It is quite normal for me to repeat myself and then to see surprised reactions when people learn that I am a flute teacher. A ‘deaf’ flute teacher. No, wait for it – a profoundly deaf flute teacher actually.
If there’s a chance and the right moment (because I am not the boasting type at all), I would harp on about my pupil’s achievements; how many of them gained distinction across all levels in their flute exams, especially at grades 7 and 8 which is at the top end of the ladder by the Associated Boards of the Royal Schools of Music (ABRSM). I have entered more than 200 pupils for ABRSM exams with a 100% success pass rate. I have experienced the sheer joy of soon-to-be school leavers being offered a place at a prestigious music college in London and universities (one of them is Oxford) through tough auditions. Two of my other students took up seats with the Essex Youth Symphonic Orchestra where the flute department is a highly competitive place to get in to with only 3 seats available. They join in music activities at their school. Furthermore, there’s been trophy prize winners, special requested performances and certificates through festival competitions. I share their highs and lows.
My biggest delight is that they all come back every week for their lessons. Most of my players started at the beginning as they picked up the flute for the first time. I teach across the ages from beginners to diploma levels.
So being deaf from birth and a music teacher, how is that all possible?
While people’s first thoughts about music is that music is about hearing sound. There’s no mistaking it – sounds travels to the listening ear and captures their attention…and imagination. The word ‘music’ after all according to Wikipedia ‘is an art form whose medium is sound’.
However, Wikipedia then goes on to say –
Bingo! This is exactly where I get my back-up as to what music also really is. If you are at a favourite concert watching and listening to rock, pop, classical, jazz for example and seeing these musicians perform on stage, or as a soloist even – they are physically producing all of these elements that make up sound. A performer has a job of activating all areas in their brain to THINK about how they wish to interpret ‘sound’ stories with their instrument.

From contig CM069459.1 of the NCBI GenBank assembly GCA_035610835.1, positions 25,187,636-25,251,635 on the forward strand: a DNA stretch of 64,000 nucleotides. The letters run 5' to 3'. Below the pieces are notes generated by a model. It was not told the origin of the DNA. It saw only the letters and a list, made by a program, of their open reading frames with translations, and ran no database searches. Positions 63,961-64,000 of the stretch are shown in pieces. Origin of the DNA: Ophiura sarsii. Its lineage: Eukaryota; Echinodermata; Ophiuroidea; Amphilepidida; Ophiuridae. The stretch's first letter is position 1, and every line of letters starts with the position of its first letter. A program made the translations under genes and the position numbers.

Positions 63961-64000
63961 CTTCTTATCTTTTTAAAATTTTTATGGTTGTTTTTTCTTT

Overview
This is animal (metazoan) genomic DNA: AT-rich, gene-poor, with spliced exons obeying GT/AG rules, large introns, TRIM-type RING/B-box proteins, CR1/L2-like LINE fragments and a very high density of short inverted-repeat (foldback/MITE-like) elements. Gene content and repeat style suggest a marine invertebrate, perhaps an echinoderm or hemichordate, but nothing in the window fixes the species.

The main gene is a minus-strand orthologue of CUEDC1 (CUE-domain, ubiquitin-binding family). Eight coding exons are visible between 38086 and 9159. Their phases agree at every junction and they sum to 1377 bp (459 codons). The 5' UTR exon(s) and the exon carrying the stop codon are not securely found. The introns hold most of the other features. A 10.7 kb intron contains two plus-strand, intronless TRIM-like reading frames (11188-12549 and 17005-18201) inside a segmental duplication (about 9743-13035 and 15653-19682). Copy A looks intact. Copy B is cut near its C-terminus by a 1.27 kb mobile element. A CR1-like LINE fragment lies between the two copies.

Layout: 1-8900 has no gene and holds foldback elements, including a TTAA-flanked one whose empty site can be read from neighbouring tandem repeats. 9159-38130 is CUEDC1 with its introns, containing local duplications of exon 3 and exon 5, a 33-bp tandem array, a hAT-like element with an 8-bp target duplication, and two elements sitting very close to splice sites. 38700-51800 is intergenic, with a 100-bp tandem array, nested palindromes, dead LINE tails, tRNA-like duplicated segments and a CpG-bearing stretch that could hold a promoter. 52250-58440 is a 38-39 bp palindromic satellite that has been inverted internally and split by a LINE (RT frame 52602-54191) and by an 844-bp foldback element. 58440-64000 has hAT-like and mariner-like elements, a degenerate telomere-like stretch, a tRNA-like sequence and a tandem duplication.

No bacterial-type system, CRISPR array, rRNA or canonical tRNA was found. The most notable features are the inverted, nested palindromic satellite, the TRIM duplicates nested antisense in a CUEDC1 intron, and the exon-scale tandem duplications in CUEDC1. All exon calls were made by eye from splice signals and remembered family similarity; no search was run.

Being a learner in my lesson means all these elements come to play and this is what language is. In my Royal Welsh College of Music (RWCMD) dissertation in 2005 I wrote that “Music is not about ‘hearing’ any more than language is” when debating about whether music is possible for those who are deaf. I stressed that actual music making is a mental process. My finished essay won me a prize for the highest mark and best written piece in my year that year.
What’s equally important along with sound and language of music is the background of the piece, – who’s the composer, what’s the history, influences, culture, genres, style as well as the anesthetic and criticism of it. My pupils could be playing a sonata piece that is more than 400 years old from Europe, or playing groovy off-beat dance rhythms of the Caribbean and to the latest craze of Disney’s Frozen ‘Let it go’. Being a performer means we are open to interpretation, beauty, and styles. Sometimes there are firm rules, sometimes we can bend them.
My duty as a teacher is to make sure pupils understand all these elements, laying solid foundations to the art of music as well as knowing exactly how the flute works. Playing the flute is a physical activity – it requires stamina, concentration and dedication. I check their breathing, tone production all across the keys, fingerings, scales, rhythm work and interpreting many pieces of music. In that way it reassures the pupils with what they are doing and then carry on with the good work at home. Although I wear my analogue hearing aids at all times I can hear and identify when they make a wrong note or a poor tone, I help them to develop self-reliability with music and command of the instrument.
I have a father and brother team when pupils take music exams. Two of their pieces will have to be accompanied on the piano, and this is often where my youngest brother Edward step in. He is a highly skilled pianist and has built good rapport with my pupils over the years. Aural is another aspect where the examiner assess their listening skills, such as being able to sight-sing in tune, recognise harmony, keys and chord changes on the spot in the exam. My father Roger is an experienced music examiner himself and will take on my pupils at an advanced level for a few lessons as he knows how to train them what to listen out for.
As a teacher, I have found those with hearing impairment could need extra help with achieving a good tone quality on the flute, and those with sight-impairments may have their music enlarged and use note colours (Tobin music system). A pupil with asthma will adjust their breathing phrases while it still shapes the music beautifully that no-one would ever guess. On the whole, everyone has their own learning and playing challenges no matter what. Where there’s will, music will find a way of reaching through to them.
So…being a deaf music teacher? It is one of my best jobs in the world and I’m glad to say that it is totally possible to be a flute teacher.